Today's opinion is a short one from the Seventh Circuit, but a very useful one for defendants nonetheless. Keeling v. Esurance Insurance Company was a class action filed against automobile insurer Esurance (created of the popular advertising icon Erin Esurance) that alleged that it sold a series worthless insurance policies in Illinois. Esurance removed to federal court, and a trial court in the Southern District of Illinois remanded, because the dispute did not meet the $5 million amount in controversy requirement. Since policies at issue had only collected 613,894 in premiums, the trial court reasoned it was "legally impossible" to meet the amount in controversy requirement.

Not so fast, said Judge Easterbrook. Once one took into account all of the relief the plaintiffs were asking for, $5 million was indeed a conceivable number. How did he get there?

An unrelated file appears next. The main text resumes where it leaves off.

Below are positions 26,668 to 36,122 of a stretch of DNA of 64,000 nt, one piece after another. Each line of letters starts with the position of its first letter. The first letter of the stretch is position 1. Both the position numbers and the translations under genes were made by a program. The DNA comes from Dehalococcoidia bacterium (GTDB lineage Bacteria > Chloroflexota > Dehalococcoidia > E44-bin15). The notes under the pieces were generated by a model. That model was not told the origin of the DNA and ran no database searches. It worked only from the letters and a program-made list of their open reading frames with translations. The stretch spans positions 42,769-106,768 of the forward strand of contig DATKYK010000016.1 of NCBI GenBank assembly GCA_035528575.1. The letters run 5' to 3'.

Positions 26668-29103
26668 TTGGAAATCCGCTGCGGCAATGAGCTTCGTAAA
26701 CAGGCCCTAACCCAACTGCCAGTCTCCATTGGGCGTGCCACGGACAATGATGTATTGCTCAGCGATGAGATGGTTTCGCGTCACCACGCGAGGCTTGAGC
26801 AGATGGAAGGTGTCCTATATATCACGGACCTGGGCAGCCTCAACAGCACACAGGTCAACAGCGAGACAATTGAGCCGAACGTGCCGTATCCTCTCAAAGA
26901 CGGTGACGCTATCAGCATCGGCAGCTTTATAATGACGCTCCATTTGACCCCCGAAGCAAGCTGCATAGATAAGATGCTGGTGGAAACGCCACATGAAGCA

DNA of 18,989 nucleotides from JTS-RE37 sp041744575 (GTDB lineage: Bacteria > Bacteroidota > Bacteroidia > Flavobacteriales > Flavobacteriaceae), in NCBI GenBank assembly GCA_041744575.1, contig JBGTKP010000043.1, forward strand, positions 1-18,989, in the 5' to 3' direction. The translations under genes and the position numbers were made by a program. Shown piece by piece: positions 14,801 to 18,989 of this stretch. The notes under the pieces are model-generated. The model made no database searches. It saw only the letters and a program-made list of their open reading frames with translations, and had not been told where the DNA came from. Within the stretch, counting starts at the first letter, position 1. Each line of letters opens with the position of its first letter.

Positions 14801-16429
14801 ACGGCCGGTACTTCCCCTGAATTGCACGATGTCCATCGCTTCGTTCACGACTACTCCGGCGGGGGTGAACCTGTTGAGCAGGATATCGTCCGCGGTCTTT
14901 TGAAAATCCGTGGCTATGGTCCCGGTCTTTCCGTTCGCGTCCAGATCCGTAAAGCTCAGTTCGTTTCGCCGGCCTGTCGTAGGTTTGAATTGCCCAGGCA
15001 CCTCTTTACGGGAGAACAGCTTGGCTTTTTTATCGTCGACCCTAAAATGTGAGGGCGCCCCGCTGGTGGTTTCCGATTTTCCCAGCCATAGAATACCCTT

First, Judge Easterbrook held that defendant may count the financial loss from complying with injunction as part of the amount in controversy.

The district court wrote that the cost to Esurance would be trivial: just reprint the forms. But this suit is about money, not ink. If the class is right and Esurance must either stop charging a premium or change the terms so that policyholders receive indemnity more frequently, it will suffer a financial loss.

(Emphasis added.)  Judge Easterbrook counted the financial loss from complying as roughly $1.4 million; meaning restitution plus injunction put $2 million at issue.

That's still $3 million short of the amount-in-controversy requirement, however. But the plaintiffs had also requested punitive damages. And Judge Easterbrook noted that Illinois courts had held punitive multipliers of up to 7x to be legitimate (although the Supreme Court preferred a multiplier closer to 4x). So, counting just a 5x multiplier would add in the additional $3 million.

We therefore do not think it "legally impossible" for the class to recover more than $3 million in punitive damages. Improbable, perhaps, but not impossible.

The takeaway of this opinion should be pretty clear: as a removing defendant, think through all of the costs you may incur.